Self-Tracking: Problems and Possibilities for an Emerging Industry

Self-tracking, or collecting personal data to achieve quantitative self-knowledge, is a reoccurring topic of interest both in my work and personal life. I have spent a good deal of time reflecting on understanding self through patterns, on using data to achieve a higher quality of life, and on how to motivate users to self-track.

At GVio, I’ve helped design several tools for self-tracking— from health-related apps that monitor sleep and mood patterns of pregnant women to professional development apps that encourage employees to track their training hours and learning efforts. Of course, these self-tracking products are just means to an end. For the pregnancy app, the “end goal” was quite lofty: to intercept post-partum depression by detecting and alleviating common problems while pregnant. For the professional development app, the “end goal” was to encourage employees to take advantage of their resources, realize their potential and become more valuable workers. It’s a challenge, though, to know the lasting impact (if any) that these tools have on users. Like many mHealth and self-tracking tech pursuits, we have yet to gather significant evidence on how effective and useful these products are.

In the Quantified Self community, an international group of self-trackers referred to as QSers, the question of efficacy and usefulness is widely discussed. Numerous challenges, spanning from data quality issues to the imprecision of tracking subjective data, have caused QSers frustration, or to stop tracking entirely. In his QS meetup talk, “Why I Track,” Buster Bensor provides an interesting look at meaningful metrics and cognitive dissionance in self-tracking. The community provides a wealth of information on user experience for people like me, developing the very tools they are using.

In my own life, I’ve tracked many different things—mostly for fun or out of curiosity. I’ve tracked my mood, sleep, steps, spending, places I’ve been, caffeine and alcohol intake, books started and finished, and range of colors worn each day. During my tracking pursuits, I’ve also encountered several problems, such as:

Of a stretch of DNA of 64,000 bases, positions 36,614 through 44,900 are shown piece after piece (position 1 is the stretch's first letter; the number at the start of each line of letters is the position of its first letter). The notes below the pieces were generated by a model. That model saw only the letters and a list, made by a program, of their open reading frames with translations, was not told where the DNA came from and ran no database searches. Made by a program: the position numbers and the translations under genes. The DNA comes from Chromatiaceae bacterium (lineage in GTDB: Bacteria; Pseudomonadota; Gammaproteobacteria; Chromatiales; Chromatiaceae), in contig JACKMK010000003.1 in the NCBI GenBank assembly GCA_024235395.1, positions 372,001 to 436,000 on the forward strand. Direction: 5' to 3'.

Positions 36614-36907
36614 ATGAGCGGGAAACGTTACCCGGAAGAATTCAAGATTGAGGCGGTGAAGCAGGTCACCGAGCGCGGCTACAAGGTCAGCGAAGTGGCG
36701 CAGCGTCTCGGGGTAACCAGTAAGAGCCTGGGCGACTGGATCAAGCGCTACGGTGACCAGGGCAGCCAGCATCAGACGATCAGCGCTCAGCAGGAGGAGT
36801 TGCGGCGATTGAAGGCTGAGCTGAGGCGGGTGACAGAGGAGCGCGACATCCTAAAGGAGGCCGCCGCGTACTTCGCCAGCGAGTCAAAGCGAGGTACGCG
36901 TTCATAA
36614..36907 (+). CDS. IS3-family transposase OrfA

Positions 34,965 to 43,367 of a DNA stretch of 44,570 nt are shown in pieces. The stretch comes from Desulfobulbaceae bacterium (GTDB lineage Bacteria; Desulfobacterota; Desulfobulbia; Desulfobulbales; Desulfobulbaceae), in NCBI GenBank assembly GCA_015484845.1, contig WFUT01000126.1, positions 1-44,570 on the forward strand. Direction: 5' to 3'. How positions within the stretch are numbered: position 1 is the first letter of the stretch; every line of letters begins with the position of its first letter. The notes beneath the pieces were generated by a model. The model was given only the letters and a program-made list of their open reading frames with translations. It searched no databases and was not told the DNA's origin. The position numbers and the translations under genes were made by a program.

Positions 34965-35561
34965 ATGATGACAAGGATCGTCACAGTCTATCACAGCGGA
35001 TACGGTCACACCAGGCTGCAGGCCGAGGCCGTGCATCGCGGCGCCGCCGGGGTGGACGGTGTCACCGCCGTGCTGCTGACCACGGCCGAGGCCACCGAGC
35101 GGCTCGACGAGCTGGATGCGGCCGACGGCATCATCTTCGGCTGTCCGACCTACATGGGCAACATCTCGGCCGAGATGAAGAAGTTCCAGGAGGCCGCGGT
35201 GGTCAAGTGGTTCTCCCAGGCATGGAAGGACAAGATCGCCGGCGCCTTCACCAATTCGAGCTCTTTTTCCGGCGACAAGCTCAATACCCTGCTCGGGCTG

• Logging data on my own is often tedious.
  • Correcting data that was inaccurately logged by devices is also a pain.
  • Unusual patterns in data are often just caused by innacuracies.
  • If I forget to log data one day, I tend to stop logging for a while.
  • Subjective data like mood is nearly impossible to get right.
  • Tracking apps never seem to be as adaptable to my personal preferences as I’d like (not enough options for mood, specific food I ate isn’t listed).
  • Logging data is distracting from being truly “present” in life.

These are all pretty typical user complaints. I’ve heard them echoed in app store reviews, user testing within my work, and in Quantified Self stories. Therefore, these are issues that every product designer needs to be thinking about and dealing with.

Wearable tech is currently a $20 billion industry, forecasted to grow to $70 billion by 2025. For self-tracking health technology alone, the BBC reported the global market reached nearly $3.2 billion in 2014.

I bring this up because as more people engage with self-tracking, more people will experience these problems. People who don’t have experience interpreting data may not detect when unusual patterns are just a fluke in the system. People who aren’t comfortable with technology will be more likely to “give up” quicker, creating more waste and missed opportunities.

It is the job of designers, developers, researchers and product owners to ackowledge and address these problems. When we do, we will be creating meaningful work. Self-tracking has the potential to motivate major changes in health and fitness, and engender deeper self-understanding. It’s important for those of us involved in product creation to remember this, and put it at the forefront of our development.